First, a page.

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Quantifying Embodied Technological Change

  • Plutarchos Sakellaris

    (University of Maryland and AUEB)

  • Daniel J. Wilson

    (Federal Reserve Bank of San Francisco)

We estimate the rate of embodied technological change directly from plant-level manufacturing data on current output and input choices along with histories on their vintages of equipment investment. Our estimates range between 8 and 17 percent for the typical U.S. manufacturing plant during the years 1972-1996. Any number in this range is substantially larger than is conventionally accepted with some important implications. First, the role of investment-specific technological changeas an engine of growth is even larger than previously estimated. Second, existing producer durable price indices do not adequately account for quality change. As a result, measured capital stock growth is biased. Third, if accurate, the Hulten and Wykoff (1981) economic depreciation rates may primarily reflect obsolescence. (Copyright: Elsevier)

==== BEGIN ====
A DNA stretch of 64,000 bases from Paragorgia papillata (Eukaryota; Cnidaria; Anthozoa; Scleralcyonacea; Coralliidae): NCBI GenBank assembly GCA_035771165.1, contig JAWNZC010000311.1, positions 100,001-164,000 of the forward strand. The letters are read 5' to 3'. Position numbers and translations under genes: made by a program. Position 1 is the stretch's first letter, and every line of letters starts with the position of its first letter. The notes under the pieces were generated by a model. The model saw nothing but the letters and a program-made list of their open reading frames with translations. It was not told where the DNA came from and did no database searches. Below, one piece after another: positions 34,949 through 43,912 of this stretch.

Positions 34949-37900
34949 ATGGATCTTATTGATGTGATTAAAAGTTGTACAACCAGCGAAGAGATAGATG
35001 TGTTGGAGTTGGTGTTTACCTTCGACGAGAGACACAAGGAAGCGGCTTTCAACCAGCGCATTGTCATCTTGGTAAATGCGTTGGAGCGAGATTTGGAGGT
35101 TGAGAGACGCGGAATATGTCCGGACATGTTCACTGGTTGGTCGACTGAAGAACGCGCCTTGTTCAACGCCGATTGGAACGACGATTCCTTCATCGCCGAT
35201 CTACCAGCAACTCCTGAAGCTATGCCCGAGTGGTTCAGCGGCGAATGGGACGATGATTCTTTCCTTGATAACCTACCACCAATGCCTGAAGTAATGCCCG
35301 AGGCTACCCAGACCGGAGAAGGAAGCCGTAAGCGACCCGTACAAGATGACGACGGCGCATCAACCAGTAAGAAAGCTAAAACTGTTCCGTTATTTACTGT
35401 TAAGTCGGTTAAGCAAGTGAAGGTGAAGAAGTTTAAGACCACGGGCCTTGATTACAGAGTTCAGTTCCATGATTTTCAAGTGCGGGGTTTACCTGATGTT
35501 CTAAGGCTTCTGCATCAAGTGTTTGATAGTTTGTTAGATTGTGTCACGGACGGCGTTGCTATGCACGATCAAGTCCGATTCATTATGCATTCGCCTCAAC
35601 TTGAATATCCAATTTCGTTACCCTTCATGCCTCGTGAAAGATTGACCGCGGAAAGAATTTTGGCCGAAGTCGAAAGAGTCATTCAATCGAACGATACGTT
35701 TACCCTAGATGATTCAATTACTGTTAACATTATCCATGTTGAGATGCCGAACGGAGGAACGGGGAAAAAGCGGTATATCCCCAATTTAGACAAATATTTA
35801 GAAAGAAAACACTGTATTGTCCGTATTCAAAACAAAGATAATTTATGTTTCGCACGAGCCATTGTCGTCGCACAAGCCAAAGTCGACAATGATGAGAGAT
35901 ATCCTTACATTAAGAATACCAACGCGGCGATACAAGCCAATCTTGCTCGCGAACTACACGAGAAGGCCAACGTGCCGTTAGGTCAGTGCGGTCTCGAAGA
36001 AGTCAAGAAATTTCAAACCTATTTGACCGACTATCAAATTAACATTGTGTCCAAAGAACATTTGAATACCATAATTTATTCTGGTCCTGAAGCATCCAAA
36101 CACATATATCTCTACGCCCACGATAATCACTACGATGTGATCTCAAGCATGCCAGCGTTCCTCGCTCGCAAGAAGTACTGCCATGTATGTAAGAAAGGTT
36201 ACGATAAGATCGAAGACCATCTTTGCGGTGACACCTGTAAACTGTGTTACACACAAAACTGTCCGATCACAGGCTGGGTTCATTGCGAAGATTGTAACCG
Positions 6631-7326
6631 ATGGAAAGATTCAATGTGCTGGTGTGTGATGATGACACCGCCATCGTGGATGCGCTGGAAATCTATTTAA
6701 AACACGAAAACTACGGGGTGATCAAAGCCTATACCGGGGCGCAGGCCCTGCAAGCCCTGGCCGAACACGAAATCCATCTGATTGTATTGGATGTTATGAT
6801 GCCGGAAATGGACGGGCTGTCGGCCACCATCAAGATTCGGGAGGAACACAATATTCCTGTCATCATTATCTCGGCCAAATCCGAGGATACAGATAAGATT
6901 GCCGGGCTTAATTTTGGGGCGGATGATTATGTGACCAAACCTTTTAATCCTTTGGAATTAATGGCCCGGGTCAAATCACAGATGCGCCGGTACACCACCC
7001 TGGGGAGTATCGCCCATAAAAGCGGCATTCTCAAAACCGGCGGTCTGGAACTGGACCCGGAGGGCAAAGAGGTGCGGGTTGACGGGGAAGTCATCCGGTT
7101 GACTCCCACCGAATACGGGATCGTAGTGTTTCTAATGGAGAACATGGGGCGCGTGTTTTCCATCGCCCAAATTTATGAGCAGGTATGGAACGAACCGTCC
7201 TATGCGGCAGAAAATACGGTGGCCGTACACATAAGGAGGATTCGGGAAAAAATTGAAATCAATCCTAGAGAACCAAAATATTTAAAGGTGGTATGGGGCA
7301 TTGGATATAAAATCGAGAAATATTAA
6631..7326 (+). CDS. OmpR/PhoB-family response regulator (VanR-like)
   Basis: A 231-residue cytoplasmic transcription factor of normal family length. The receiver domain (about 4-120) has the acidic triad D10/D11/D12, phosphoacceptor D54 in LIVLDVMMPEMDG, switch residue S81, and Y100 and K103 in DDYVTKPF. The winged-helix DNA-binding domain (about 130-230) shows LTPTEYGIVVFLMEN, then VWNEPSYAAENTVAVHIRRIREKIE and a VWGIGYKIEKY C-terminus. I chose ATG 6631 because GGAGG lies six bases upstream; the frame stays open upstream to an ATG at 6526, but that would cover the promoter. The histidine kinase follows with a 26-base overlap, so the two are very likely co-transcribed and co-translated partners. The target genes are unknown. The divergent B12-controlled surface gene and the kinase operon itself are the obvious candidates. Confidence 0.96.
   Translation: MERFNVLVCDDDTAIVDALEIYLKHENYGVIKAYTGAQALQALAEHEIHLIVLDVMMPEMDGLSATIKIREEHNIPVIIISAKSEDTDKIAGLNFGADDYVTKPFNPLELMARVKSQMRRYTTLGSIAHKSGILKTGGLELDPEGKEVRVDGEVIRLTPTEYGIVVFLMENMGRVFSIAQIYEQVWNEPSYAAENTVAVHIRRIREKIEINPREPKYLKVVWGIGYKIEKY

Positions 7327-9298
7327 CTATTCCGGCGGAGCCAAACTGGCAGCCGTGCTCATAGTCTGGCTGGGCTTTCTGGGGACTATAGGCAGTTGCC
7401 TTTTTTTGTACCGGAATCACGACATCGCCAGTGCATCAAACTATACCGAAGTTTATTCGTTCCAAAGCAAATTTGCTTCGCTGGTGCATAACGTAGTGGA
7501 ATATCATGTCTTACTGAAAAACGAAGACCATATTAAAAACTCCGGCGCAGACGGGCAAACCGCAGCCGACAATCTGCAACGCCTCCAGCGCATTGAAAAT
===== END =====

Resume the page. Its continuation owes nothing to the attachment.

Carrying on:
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File URL: http://dx.doi.org/10.1016/S1094-2025(03)00052-8
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Article provided by Elsevier for the Society for Economic Dynamics in its journal Review of Economic Dynamics.

Volume (Year): 7 (2004)
Issue (Month): 1 (January)
Pages: 1-26

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Handle: RePEc:red:issued:v:7:y:2004:i:1:p:1-26
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  1. Russell Cooper & John Haltiwanger & Laura Power, 1995. "Machine Replacement and the Business Cycle: Lumps and Bumps," Papers 0062, Boston University - Industry Studies Programme.
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  7. Charles R. Hulten, 1992. "Growth Accounting When Technical Change is Embodied in Capital," NBER Working Papers 3971, National Bureau of Economic Research, Inc.
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  26. Hulten, Charles R, 1992. "Growth Accounting When Technical Change Is Embodied in Capital," American Economic Review, American Economic Association, vol. 82(4), pages 964-80, September.
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